It is always risky to write about losses. If you even hint that the loss was unjustified, people will accuse you of crying sour grapes. When a man I’d been dating broke it off, my criticism of his moral failings were viewed as churlish ramblings over someone who’d kicked me to the relationship curb.
To be clear, there was indeed an element of “meow” in the comments about his lack of taste in women and his inordinate taste for beer, but there was also a great deal of truth in my comments on his misplaced priorities. The Catholic in me was not thrilled with his almost dystopian view of religion, something that I’d overlooked during our two year relationship because he was kind of hot and….he was kind of hot.
I never pretended to have the virtue of Mother Theresa.
The point is that even if there may be some ulterior motives in complaining about what we view as unfairness and cruel turns of fate, the fact remains that there can still be a kernel of truth in the lamentations.
That was brought home to me yesterday, when the Eagles lost the Super Bowl championship to the Kansas City Chiefs. At the outset, I have to congratulate the Chiefs for playing extremely well under some less-than-ideal conditions, both on the field and with their injured quarterback. Patrick Mahomes, League MVP is a stellar player and a stellar human being, although his own taste in women runs toward the vapid, large-gummed bleached blonde cheerleader who spends far too much time on Instagram. But who wants a perfect man, right?
Moving beyond the obligatory congratulations, I think it’s only fair to point out that the Chiefs benefited from three things: some stupid mistakes by butter-fingered Eagles receivers, a less-than-impressive ability to get to the QB in the red and yellow, and referees who forgot to get cataract surgery before stepping on the field.
The first two are things that kept us from blowing the competition out of the water, or wooder, since our offense was quite exceptional (with, as I said, the exception of the slippery football.) We looked solid in three quarters of play, and our own quarterback was absolutely fearless in both throwing the ball as if he were threading the needle through which the biblical camel could not pass, as well as running into the end zone. To be honest, Jalen Hurts is the future Patrick Mahomes, and he will outshine the guy with the crazy wife in about two seasons, tops.
But the last thing was something over which we had absolutely no control, and which killed us. That final holding call was abominable, and even though the poor fellow who was called for the penalty was forced to admit that he’d made a mistake (check it out, he looks like someone in one of those hostage videos filmed by ISIS,) the general consensus is that it was a ridiculous call.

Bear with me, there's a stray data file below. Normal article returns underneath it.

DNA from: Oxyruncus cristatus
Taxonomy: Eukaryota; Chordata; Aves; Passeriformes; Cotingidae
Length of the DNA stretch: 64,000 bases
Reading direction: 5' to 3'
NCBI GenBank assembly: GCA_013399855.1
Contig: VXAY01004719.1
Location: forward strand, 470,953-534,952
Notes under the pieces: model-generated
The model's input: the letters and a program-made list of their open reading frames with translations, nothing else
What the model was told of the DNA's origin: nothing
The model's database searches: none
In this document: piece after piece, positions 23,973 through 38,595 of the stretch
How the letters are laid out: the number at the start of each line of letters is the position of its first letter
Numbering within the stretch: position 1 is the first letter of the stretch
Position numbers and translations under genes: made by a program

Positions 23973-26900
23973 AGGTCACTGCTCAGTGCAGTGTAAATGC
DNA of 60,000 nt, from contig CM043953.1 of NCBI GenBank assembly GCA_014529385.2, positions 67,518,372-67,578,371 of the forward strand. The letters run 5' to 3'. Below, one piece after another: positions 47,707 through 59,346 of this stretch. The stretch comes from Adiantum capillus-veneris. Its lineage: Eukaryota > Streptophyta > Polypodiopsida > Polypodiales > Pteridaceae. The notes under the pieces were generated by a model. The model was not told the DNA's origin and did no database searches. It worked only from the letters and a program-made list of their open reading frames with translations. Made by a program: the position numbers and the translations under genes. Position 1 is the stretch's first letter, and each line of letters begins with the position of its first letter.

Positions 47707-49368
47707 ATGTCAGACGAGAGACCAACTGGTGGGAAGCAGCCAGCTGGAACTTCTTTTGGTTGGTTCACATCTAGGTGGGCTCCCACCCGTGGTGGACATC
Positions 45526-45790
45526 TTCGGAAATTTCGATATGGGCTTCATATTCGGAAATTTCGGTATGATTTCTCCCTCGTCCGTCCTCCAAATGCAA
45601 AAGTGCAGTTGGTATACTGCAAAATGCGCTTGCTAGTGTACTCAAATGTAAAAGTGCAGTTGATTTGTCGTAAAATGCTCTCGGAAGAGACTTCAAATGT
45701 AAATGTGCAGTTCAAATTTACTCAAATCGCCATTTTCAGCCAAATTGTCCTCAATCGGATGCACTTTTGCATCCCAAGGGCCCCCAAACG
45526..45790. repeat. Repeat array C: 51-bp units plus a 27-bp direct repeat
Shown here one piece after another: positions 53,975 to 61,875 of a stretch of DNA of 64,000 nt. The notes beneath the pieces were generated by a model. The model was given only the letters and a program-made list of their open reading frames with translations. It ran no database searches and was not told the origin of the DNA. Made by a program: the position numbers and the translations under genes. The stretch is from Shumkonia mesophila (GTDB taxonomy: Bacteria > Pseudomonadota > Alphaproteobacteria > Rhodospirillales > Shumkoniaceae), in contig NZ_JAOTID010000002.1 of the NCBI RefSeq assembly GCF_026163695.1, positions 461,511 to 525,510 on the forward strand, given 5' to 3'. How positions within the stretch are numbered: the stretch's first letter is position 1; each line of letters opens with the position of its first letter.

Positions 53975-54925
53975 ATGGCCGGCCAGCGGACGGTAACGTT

And even if there were some small sliver of logic in making the call, the timing was both suspect and outrageous. That sort of call should not be made in the last few minutes of a championship game, when you are essentially giving the victory to the other team. That sort of penalty should not have been used to favor a current MVP over a future MVP, particularly when the game was tied and there were but seconds left to play. I don’t care who looks at what angle, there was no justification for making a call that is normally “ho hum” but in this context allowed Andy Reid to do in 2023 what he’d done to Philadelphia for fourteen long years: engage in an act forbidden in several sections of the aforementioned Bible, including Leviticus. And close to Valentine’s Day, no less.
And I suppose here is where I sound like I’m singing sour grapes. A lot of people think that we should simply show class and congratulate the winners, shrug our shoulders and look to the future. That is what our coach Nick Sirianni did, and he is a very good man.
I, however, am neither a man nor very good. What happened last evening was reprehensible, and there will always be an asterisk in this championship season for KC. And even if I’m the only one that sees it’s, that’s fine. I’m from Philadelphia. We tend to look at things differently, through rosé colored whine glasses.
Christine Flowers is an attorney and lifelong Philadelphian. @flowerlady61